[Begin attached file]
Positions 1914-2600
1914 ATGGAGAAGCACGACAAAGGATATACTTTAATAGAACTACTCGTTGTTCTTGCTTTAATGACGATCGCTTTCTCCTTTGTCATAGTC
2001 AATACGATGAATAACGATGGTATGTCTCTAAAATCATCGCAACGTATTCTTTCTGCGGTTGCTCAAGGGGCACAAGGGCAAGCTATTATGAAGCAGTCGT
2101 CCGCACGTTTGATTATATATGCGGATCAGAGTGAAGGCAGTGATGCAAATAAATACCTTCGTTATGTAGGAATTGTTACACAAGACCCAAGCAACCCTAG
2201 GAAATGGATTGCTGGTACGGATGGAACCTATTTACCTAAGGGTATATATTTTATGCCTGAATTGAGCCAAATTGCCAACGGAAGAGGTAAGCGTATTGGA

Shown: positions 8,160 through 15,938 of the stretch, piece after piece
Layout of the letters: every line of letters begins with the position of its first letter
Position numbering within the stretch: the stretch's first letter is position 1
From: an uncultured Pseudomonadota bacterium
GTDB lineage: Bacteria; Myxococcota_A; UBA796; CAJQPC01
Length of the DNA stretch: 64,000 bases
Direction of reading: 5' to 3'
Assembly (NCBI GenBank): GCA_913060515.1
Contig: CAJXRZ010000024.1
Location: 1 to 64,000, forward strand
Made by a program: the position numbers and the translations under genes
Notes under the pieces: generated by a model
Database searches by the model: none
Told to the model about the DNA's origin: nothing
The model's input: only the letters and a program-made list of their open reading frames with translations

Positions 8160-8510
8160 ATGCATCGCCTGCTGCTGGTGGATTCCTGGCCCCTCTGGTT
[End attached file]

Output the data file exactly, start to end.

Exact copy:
Positions 1914-2600
1914 ATGGAGAAGCACGACAAAGGATATACTTTAATAGAACTACTCGTTGTTCTTGCTTTAATGACGATCGCTTTCTCCTTTGTCATAGTC
2001 AATACGATGAATAACGATGGTATGTCTCTAAAATCATCGCAACGTATTCTTTCTGCGGTTGCTCAAGGGGCACAAGGGCAAGCTATTATGAAGCAGTCGT
2101 CCGCACGTTTGATTATATATGCGGATCAGAGTGAAGGCAGTGATGCAAATAAATACCTTCGTTATGTAGGAATTGTTACACAAGACCCAAGCAACCCTAG
2201 GAAATGGATTGCTGGTACGGATGGAACCTATTTACCTAAGGGTATATATTTTATGCCTGAATTGAGCCAAATTGCCAACGGAAGAGGTAAGCGTATTGGA

Shown: positions 8,160 through 15,938 of the stretch, piece after piece
Layout of the letters: every line of letters begins with the position of its first letter
Position numbering within the stretch: the stretch's first letter is position 1
From: an uncultured Pseudomonadota bacterium
GTDB lineage: Bacteria; Myxococcota_A; UBA796; CAJQPC01
Length of the DNA stretch: 64,000 bases
Direction of reading: 5' to 3'
Assembly (NCBI GenBank): GCA_913060515.1
Contig: CAJXRZ010000024.1
Location: 1 to 64,000, forward strand
Made by a program: the position numbers and the translations under genes
Notes under the pieces: generated by a model
Database searches by the model: none
Told to the model about the DNA's origin: nothing
The model's input: only the letters and a program-made list of their open reading frames with translations

Positions 8160-8510
8160 ATGCATCGCCTGCTGCTGGTGGATTCCTGGCCCCTCTGGTT